The new American Climate Corps is designed to give up to 20,000 young Americans the chance to work on environmental projects and gain green skills. But the impact of green jobs–and the potential talent pool to fill them–is much greater.
When we talk about green skills, what skills do we mean? The Climate Corps website talks about clean energy, energy efficiency, forest management, and rebuilding wetlands, and at least some of those goals line up with the top 10 green skills in demand by employers, according to Lightcast job posting data.
But overall, the mistake policy makers and influencers make is in thinking of green jobs too narrowly. Most people think of training young people in high-demand skills for jobs in the clean energy economy, such as solar installers and wind turbine technicians. But there is a larger group of jobs that demand green skills–good jobs, with skills financially rewarded through salary premia, and predicted to be in high demand.
Growing Demand and High Pay
In 2022, there were 1,456,096 workers and 410,490 job openings in this broader green economy, ranging from core green jobs, such as Wind Turbine Technicians, to green enabled jobs, such as HVAC technicians trained on green technology, as well as green enabling workers, such as accountants at a solar energy firm.
Green jobs are well paid. Many occupations demand green skills, and when workers do have these skills, they can make higher salaries than the occupation’s average salary. Production Supervisors working in roles that require them to have green economy skills can expect to make over $9,600 more than average for all Production Supervisors. More data can be found in the Green Jobs Now report we collaborated on with Working Nation.
This broader definition of green jobs not only expands the occupations we consider green. As we consider where to find the next generation of green economy workers, we can also look to pools of talent with similar skills, meaning that the training needed to upskill these workers is less onerous than other career transitions may be. Some of the most promising occupations that can be sources of green workers of the future include:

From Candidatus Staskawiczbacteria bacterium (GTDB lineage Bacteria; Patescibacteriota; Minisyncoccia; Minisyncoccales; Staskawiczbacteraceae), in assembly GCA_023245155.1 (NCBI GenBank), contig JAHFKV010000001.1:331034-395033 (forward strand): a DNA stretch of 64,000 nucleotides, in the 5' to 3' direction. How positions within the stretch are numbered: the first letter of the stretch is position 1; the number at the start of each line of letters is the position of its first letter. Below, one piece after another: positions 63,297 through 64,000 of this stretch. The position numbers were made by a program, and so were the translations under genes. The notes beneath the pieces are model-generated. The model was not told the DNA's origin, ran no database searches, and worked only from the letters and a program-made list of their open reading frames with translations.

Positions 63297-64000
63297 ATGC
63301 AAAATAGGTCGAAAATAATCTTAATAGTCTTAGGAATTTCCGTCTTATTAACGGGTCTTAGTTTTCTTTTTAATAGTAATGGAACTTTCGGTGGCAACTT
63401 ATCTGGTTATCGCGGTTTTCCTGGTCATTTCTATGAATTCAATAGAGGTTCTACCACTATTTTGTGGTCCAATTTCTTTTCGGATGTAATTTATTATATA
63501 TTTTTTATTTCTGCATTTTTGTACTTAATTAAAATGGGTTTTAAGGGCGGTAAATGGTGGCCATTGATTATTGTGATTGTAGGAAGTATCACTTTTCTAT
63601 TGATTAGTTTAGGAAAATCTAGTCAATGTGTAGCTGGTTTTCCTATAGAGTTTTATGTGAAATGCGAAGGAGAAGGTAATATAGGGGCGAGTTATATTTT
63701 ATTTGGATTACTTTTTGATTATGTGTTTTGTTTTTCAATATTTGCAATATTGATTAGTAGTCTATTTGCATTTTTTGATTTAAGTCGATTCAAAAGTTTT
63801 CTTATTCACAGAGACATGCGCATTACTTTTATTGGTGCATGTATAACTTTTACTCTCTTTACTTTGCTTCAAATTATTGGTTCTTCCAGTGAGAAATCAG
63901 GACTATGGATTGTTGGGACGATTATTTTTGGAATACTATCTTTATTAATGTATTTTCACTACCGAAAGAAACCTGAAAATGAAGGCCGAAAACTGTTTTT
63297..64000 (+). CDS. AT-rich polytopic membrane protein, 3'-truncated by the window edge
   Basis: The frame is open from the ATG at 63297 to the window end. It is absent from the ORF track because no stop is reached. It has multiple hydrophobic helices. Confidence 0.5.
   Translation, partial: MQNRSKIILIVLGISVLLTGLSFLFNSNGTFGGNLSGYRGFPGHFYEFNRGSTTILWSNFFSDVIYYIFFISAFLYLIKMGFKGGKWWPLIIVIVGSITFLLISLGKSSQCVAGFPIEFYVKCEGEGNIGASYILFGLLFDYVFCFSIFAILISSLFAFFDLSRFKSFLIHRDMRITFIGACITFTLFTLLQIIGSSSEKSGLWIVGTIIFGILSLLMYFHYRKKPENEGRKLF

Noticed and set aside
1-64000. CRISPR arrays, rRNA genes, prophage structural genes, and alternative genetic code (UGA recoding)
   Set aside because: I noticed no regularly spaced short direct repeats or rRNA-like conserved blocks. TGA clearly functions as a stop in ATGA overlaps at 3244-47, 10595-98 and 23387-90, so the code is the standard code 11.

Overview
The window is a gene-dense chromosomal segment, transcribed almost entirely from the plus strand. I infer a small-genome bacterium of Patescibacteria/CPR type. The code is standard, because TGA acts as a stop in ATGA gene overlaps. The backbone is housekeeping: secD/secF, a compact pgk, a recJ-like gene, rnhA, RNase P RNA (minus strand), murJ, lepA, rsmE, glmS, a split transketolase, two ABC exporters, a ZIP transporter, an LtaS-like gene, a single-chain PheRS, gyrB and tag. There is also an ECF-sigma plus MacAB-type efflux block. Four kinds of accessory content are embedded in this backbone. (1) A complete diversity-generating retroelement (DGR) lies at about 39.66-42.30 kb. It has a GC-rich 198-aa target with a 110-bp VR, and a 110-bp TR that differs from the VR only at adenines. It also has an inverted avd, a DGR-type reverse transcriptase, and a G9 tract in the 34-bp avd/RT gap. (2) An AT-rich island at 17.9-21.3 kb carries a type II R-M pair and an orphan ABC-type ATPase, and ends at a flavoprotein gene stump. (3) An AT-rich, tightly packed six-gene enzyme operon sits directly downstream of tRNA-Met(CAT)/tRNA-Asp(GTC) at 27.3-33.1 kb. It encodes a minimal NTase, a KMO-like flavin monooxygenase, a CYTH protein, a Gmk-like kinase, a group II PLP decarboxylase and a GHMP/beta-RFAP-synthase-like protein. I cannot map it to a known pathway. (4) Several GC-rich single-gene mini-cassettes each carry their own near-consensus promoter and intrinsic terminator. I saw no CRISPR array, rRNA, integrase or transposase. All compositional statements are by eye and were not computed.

Building for Tomorrow, Today
For workers, employers, and policy makers, the green economy is an opportunity to spread economic prosperity via new, well paid, and future ready jobs. The green economy, and therefore the demand for green workers, is poised to grow significantly in the coming years. To meet this growth, opportunities for training through alignment between workers, educators, and employers is a crucial piece of the puzzle.
Employers looking for green workers can leverage employees they already have, and upskill them into green roles. Many workers are only one or two skills away from being able to join the green economy. By leveraging workers you already know, you are redeploying them into roles of the future, rather than taking the chance of hiring a new and unknown worker. That brings benefits to not only the firm, but to the workforce as well.
Upskilling these workers is an opportunity for employers to build or strengthen relationships with local educational institutions, deepen community ties, and improve worker pipelines. Lightcast can help employers identify the talent pools they already have, and the skill gaps that need to be filled, to prepare them for future success.
Educators can leverage Lightcast data to track growth trends and in-demand skills for this emerging sector of the economy. That insight can be used to create market-aligned programs that attract enrollment and lead to successful career outcomes for graduates. Knowledge of the broader green job ecosystem can also help educators engage working adults with reskilling and upskilling opportunities that equip them to benefit from green job growth.
Workers can look to Lightcast’s recent content on the Green Economy to understand what jobs and skills are most in-demand, and where that demand is projected to be in the coming years. As we all consider our work journey, it is important to gain as much knowledge as possible to make informed decisions that will bring happiness and growth.